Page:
Practical, real-world information about wills, estate planning, business succession planning and elder law in Canada
What if it is the executor that is helping himself to household items?Can the executor give household and personal items away to friends and to charity?
The executor has to do what the will says, but most people don't give their executors much help because they don't talk about the household items in their wills. This means the executor has to rely on the general law, the wishes of the beneficiaries and common sense.If a will says nothing about household goods and simply leaves an entire estate to beneficiaries, then the household goods are included in that. The beneficiaries have to get everything, and it has to be split equally.What happens in reality is that nobody wants the used socks and washcloths and pencils. Those items are usually thrown away because they have no value and it costs more to deal with them than it does to ship them or pack them.Same goes for items such as used clothing, small appliances, books etc. If nobody wants them, they are often given to charity. This is acceptable, as long as the executor is careful about not giving away items that are valuable or that are specifically requested by a beneficiary.So, that's the general law of things. The executor can't legally just take things for himself. The estate doesn't belong to the executor; he is merely the agent of the deceased. Neither can he decide to give away items to people who are not named in the will. Like I said, common sense has to prevail. If the beneficiaries have said they don't want something and it's going to go to charity anyway, perhaps the executor would rather keep it for sentimental reasons.If, on the other hand, the executor is simply furnishing his own house or his kids' homes from the deceased's estate, no that isn't ok unless this is what the will allows. An executor who takes anything from an estate - whether it's money or cutlery - is personally liable for that loss to the estate. In other words, if he wants it, he can buy it.Lynne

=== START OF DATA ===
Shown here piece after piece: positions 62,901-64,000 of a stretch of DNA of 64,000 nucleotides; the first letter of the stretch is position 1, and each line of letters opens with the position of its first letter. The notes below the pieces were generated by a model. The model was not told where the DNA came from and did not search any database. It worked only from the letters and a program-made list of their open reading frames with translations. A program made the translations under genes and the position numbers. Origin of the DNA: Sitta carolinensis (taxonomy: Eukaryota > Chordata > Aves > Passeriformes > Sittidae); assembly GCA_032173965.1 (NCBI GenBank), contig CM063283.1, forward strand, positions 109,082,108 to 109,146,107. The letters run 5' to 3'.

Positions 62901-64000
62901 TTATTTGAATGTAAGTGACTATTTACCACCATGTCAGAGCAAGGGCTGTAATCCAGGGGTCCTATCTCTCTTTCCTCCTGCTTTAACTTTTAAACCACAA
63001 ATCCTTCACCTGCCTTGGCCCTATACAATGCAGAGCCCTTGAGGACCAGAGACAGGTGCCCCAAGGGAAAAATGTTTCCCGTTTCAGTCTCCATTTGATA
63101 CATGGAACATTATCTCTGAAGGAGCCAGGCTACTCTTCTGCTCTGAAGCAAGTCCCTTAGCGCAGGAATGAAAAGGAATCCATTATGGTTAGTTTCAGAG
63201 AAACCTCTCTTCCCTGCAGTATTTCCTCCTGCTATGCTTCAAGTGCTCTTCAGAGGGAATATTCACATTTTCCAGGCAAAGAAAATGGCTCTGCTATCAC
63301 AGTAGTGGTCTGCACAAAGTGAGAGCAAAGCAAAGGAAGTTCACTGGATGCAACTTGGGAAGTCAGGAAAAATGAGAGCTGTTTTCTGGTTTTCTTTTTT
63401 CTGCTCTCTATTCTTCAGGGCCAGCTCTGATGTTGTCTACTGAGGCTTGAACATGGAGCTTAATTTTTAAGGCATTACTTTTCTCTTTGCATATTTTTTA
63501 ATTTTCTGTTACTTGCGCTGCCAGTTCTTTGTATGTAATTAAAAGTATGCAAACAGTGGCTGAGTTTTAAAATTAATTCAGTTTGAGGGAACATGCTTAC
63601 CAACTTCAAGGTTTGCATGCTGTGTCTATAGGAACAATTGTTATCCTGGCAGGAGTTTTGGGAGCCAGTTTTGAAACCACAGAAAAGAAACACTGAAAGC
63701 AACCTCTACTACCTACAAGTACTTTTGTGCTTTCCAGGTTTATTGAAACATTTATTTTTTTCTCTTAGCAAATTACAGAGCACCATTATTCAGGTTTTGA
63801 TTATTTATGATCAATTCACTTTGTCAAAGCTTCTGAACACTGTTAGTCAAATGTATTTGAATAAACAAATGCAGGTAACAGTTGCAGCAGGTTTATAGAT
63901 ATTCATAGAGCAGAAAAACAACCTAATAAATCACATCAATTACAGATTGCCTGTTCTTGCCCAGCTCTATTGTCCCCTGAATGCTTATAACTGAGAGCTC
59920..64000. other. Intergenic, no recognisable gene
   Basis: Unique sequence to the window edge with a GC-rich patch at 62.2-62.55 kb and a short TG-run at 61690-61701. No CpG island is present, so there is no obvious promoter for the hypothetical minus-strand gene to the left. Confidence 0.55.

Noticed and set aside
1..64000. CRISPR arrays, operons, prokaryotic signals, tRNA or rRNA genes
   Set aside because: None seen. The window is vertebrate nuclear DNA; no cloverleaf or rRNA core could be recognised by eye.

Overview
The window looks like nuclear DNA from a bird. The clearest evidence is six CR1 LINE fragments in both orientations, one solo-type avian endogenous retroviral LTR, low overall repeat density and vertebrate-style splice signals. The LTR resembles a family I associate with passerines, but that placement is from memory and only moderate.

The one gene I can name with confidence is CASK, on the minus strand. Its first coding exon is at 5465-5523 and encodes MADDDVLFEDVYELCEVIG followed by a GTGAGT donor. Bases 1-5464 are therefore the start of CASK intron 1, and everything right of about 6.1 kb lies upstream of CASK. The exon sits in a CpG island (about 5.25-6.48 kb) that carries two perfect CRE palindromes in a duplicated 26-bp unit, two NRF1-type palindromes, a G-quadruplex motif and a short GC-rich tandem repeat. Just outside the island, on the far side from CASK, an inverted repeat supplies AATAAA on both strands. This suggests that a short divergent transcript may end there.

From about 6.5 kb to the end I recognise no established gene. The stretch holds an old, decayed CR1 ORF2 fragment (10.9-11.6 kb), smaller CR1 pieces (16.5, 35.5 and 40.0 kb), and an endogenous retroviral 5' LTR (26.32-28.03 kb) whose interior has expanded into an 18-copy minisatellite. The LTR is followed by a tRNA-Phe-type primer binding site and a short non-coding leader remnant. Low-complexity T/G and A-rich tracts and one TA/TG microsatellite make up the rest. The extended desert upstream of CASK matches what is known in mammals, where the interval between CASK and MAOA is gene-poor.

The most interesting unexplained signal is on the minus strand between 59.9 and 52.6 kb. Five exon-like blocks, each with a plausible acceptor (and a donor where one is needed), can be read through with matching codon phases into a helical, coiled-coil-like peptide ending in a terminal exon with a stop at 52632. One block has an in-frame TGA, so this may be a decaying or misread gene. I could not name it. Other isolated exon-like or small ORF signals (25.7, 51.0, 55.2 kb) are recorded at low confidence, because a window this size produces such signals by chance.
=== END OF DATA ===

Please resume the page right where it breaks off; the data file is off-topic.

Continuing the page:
As a Executor, what if you give one of the beneficiaries listed in the will several chances to meet and divide household goods - and they keep stalling or changing the date or when a date is set, they don't show up. Can we proceed with distributing household goods and giving the rest to charity after giving them several opportunities?
Sooner or later you are going to have to move ahead and not let one beneficiary hold up the proceedings for everyone. I However, make sure that you back yourself up with written communications. E-mail is fine, but make sure you print a copy and keep it. It sounds as if several dates have been selected and set aside. That being the case, set one last date. Tell everyone involved that the division is going ahead with no further delays. If that beneficiary cannot make it to that meeting, he or she can send a proxy person, or can make a written request for particular items that he or she wants. If you go ahead on that date without the beneficiary in question, follow up the next day with an email to him or her saying that the division went ahead, and they have 24 hours to look at what's left over before you take the rest to charity.Obviously you have to give them every chance to exercise the right that is given to them in the will to inherit household objects. However, you also have a duty to the estate in general to wrap it up as efficiently as possible. The house cannot be cleaned and sold until household objects are removed, so that person's delay is affecting your ability to do your job. Just be completely transparent and make sure that beneficiary understands this is a final date.Lynne